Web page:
While the footnotes & citations in Stel’s paper are fairly accurate, the statements lacking citation are completely ungrounded from evidence

It’s a good example of research conducted with a goal to prove a theory rather than from an unbiased perspective (intentional or not)
There are a whole range of examples I could give, so I’ll focus on three mistakes made by Stel and other Atlantis truthers:

1) the evidence for Atlantis as a circular settlement

2) the removal of Athens from the Atlantis story

3) a poor reading of our primary sources
In Plato’s Timaeus and Critias, the character Critias describes the city of #Atlantis as having a series of circular walls and moats

This description has informed the canonical modern reconstructions of what Atlantis could have looked like

(translation by Waterfield 2008)
But, we want more than a fanciful reconstruction. We want the real thing, just as Socrates says at the beginning of Plato’s Timaeus he doesn’t just want to see a painting (γραφῆς εἰργασμένα) of beautiful animals (ζῷα καλά), he wants to see them in motion (κινούμενά)!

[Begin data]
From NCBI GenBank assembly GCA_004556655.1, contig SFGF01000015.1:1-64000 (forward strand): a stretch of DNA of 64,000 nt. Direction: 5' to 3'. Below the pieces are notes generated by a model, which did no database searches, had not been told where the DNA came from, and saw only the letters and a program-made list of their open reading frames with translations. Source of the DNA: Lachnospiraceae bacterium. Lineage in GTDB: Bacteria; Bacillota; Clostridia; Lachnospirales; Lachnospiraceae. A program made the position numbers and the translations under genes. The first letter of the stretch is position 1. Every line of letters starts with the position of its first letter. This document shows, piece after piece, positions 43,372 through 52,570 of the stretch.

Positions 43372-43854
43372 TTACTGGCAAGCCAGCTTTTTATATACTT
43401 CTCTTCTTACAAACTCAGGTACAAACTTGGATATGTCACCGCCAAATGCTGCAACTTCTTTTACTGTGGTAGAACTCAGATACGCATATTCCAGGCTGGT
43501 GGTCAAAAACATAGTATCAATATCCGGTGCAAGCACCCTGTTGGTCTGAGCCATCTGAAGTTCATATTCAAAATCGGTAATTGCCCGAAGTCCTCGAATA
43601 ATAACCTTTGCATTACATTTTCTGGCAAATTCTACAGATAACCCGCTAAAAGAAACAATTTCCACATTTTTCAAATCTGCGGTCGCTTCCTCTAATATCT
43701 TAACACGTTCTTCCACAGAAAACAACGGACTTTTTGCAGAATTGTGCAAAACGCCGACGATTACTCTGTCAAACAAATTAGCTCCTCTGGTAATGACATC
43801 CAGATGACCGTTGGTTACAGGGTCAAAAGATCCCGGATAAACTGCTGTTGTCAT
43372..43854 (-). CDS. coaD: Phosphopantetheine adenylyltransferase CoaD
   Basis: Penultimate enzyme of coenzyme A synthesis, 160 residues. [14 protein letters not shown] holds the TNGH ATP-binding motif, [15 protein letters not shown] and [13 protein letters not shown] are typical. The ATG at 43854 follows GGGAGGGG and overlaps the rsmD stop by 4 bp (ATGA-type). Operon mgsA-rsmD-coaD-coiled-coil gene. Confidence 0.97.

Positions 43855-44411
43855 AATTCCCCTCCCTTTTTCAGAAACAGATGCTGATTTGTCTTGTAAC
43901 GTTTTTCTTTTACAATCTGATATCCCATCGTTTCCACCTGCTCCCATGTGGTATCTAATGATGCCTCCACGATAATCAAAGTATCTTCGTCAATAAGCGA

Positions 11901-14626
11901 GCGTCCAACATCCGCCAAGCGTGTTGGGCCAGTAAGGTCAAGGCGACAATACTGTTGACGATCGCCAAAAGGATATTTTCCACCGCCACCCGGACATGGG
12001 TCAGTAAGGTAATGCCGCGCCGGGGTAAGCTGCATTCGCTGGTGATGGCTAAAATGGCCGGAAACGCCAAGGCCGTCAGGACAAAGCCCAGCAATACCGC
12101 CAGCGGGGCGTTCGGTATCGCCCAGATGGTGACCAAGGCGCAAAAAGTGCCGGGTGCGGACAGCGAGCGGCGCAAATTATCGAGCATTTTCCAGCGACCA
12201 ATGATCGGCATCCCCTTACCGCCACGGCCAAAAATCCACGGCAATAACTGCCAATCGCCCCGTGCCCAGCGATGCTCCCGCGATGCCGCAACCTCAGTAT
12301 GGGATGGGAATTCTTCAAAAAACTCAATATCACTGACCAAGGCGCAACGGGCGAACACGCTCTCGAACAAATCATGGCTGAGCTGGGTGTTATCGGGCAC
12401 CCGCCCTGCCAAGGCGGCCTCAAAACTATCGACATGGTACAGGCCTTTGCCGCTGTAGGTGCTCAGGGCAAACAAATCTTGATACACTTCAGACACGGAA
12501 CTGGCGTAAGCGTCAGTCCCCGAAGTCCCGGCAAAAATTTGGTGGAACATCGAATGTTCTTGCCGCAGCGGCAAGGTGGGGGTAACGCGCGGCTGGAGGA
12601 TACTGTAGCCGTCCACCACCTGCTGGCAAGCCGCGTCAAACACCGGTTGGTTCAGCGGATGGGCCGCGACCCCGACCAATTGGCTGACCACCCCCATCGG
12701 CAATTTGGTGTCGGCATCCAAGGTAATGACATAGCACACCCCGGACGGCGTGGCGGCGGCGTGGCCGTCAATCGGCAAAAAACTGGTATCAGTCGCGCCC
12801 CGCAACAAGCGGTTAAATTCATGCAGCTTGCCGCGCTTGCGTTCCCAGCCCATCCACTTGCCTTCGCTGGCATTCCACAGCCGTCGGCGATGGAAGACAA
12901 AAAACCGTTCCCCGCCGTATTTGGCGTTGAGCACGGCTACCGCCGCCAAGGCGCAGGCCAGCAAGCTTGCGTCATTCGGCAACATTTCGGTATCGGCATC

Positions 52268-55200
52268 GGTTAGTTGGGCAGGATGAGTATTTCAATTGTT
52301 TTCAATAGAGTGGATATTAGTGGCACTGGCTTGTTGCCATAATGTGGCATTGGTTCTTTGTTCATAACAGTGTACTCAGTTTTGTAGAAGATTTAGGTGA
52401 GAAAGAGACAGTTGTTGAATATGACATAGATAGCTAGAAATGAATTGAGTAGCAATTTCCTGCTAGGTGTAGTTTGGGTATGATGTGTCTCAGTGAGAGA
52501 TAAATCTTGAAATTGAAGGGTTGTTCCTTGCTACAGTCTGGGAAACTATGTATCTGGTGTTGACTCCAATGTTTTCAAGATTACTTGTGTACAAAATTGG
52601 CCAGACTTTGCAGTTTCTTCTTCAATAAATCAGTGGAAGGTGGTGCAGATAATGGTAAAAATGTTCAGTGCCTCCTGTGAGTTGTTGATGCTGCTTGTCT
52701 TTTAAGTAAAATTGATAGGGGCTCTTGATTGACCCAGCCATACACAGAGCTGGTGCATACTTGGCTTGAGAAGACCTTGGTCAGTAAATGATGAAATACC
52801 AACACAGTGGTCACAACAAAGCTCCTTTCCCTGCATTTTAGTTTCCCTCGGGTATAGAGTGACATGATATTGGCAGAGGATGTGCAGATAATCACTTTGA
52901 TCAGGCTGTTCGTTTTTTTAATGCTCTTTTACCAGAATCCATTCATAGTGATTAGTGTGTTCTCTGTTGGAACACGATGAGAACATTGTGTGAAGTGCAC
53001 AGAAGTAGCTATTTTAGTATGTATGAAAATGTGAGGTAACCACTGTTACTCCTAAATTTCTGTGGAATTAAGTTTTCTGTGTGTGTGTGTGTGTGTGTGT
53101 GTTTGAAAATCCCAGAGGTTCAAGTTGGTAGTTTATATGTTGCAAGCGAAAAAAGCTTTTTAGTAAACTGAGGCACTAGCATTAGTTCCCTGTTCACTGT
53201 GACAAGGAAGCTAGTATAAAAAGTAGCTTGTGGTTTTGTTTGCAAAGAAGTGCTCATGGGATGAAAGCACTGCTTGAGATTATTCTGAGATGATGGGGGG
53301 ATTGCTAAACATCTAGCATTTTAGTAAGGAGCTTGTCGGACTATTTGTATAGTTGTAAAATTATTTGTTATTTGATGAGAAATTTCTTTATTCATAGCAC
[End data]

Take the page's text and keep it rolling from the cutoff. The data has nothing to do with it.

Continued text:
And so, Stel – like so many Atlantis truthers before him – has searched archaeological publications for settlements arranged in a circular fashion walls and/or ditches

And, no surprise, he found a bunch of them!
He uses this map of circular ditched and fortified enclosures to demonstrate their commonness in Neolithic Europe as support for his new date of 5000 BCE

This is real evidence. It seems to match!
But the chronological proof that his circular hypothesis rests on is uncited:

“It is a peculiar description for a city; entirely unknown in Plato’s time when urban planning across the known world had long settled on grid systems from at least 2,500 BCE onwards”
This statement is false. Grid systems were not unilaterally adopted in 2,500 BCE

Circular (often fortified and ditched) settlements existed after 2,500 BCE, at Plato’s time, and even later
People all over the world and in many historical prehistoric periods arranged settlements in a circular fashion, especially when the topography is roughly circular (like on a hill)

Just because things are similar doesn’t mean there are connections between them
Conspiracy theories work because they present real evidence, if cherry-picked. The only way to pick them apart is to examine the larger context the evidence comes from

And when it comes to the story of Atlantis, we shouldn't forget the second city in the story: Athens
If we want to make the argument that Atlantis, as described by Plato’s character Critias, is based in reality, then we also need to demonstrate that his description of Athens is also real